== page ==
When Aaron told me last Tuesday aftenoon that he was having a fever, i did not believe him. (That’s what happen when one lies too often.) I had asked him to practise the piano and then do his homework but as usual, there were excuses and I had thought this was one of them. However nowadays, Singapore kids are very apt at taking their own temperature and he promptly showed me his thermometer, reading 39deg. How can someone who had just walloped a whole bowl of laksa be sick? I told him to take a cold shower, drink some water and retake his temperature. His temperature dropped 0.2deg.
In the evening at mom’s house, I told him to stay away from his two year old German cousin and his heavily pregnant aunt. Perhaps it’s just a passing fever (if there is such a thing) and you’ll be well tomorrow. That night, he told Mike and we decided he should skip school the next day.
On Wednesday, his fever had still not subsided and Mike agreed to take him to Raffles Clinic while I go for my pilate class. We met at home later and I was told he had H1N1, or 75% chance that he had. Aaron would have to skip school for 7 days and because he was asthmatic, he needed to take Tamiflu. We had made many plans for the weekend. There was supposed to be a BBQ at my place for my sister get-together with my aunts, and Aaron had the OSIM triathlon, and then there is Ah Ma’s birthday celebration on Monday. Immediately, I made a few phone calls and the BBQ was off.
We had been planning this BBQ for about 4 months, and it had been shifted, postponed and finally now cancelled. Everyone was disappointed. Can’t you just have it elsewhere without us? I asked my aunt E, who was the organiser and had specially taken a course of meat grilling at a hotel a few days ago before in preparation for this event. She said it’s no fun, but the underlying fact was that they needed Mike to do the BBQ-ing. My mother had a brilliant idea. Why don’t we have it at my (mothers’) house, and Mike can come, after all, he is not on quarantine. Poor Mike, always wanted whenever there is work to be done. I dismissed the idea immediately.
In the post that afternoon was a booklet on H1N1. The emphasis was on hand washing and as the primary caregiver (although I don’t do much as Aaron can administer his own medicine, including measuring the Tamiflu with a syringe) I was so afraid to be infected that whenever I see Aaron, I wash my hands. Luckily the sun was cooperative and I put almost everything out in the sun to be uv-rayed.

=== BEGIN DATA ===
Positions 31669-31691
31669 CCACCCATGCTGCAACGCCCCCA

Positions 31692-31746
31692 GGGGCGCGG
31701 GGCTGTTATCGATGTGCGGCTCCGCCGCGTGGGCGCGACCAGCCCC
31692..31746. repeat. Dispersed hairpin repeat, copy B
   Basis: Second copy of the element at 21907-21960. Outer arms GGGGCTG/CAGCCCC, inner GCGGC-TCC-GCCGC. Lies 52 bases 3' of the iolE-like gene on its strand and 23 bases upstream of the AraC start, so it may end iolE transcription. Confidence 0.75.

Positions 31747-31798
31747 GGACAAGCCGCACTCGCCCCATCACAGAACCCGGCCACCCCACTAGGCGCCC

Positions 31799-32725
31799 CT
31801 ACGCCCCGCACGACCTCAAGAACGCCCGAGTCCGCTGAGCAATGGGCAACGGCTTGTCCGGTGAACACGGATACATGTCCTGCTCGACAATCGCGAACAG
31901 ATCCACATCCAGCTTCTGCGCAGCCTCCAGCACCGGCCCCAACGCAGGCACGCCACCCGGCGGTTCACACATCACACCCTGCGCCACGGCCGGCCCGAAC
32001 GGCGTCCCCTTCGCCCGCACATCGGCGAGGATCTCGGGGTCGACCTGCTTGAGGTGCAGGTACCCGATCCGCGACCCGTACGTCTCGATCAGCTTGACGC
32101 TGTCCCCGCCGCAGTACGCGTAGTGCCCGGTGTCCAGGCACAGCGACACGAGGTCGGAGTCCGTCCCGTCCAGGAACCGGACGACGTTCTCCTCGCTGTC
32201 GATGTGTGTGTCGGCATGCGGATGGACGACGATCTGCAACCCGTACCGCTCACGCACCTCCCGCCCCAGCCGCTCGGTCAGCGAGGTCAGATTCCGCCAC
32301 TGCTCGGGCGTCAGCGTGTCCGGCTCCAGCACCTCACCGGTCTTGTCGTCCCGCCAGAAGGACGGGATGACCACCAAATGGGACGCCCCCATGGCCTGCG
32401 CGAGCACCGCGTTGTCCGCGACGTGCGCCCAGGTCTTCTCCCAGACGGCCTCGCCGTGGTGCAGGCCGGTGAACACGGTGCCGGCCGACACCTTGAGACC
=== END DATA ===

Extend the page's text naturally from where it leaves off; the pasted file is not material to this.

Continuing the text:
On Thursday, Aaron’s fever was all gone and he seemed to have recovered. He was bored at home and asked if he can go to the park. I looked at him as if he had gone mad. I had just asked the cleaners to disinfect all the door knobs, telephone, switches and he wants to go out?
On Friday I bought lunch home for Aaron. The pig’s organ soup looked very delicious and I asked to try some. Okay, but don’t take the meat ball as there are only two, said my generous son. I took two spoonful and remembered…aarrh… I looked at him and he assured me he hadn’t drank any yet.
Evening, the door bell rang. Zachary, his school mate from three doors away wanted to come and play. Aaron’s face lighted up and he greeted him like long lost friends, but before Zachary could even open the gate, i screamed from inside. He cannot come in, we’re on quarantine.
Zachary, smart boy, immediately suggested that they could still play if Aaron keeps his mask on. Both boys looked at me hopefully and I shook my head.
Tonight, there’ll be a birthday celebration for my MIL at The Line @ Shangri-la. I have volunteered to stay back with Aaron, even though some have suggested it should be okay for him to attend, since tomorrow is the last day of his MC, while others reminded me that there are old people around. So to play safe, we’ll stay home.
On the whole, my patient had been rather cooperative and stayed in his room most of the time. Both of us can’t wait for his quarantine to be over.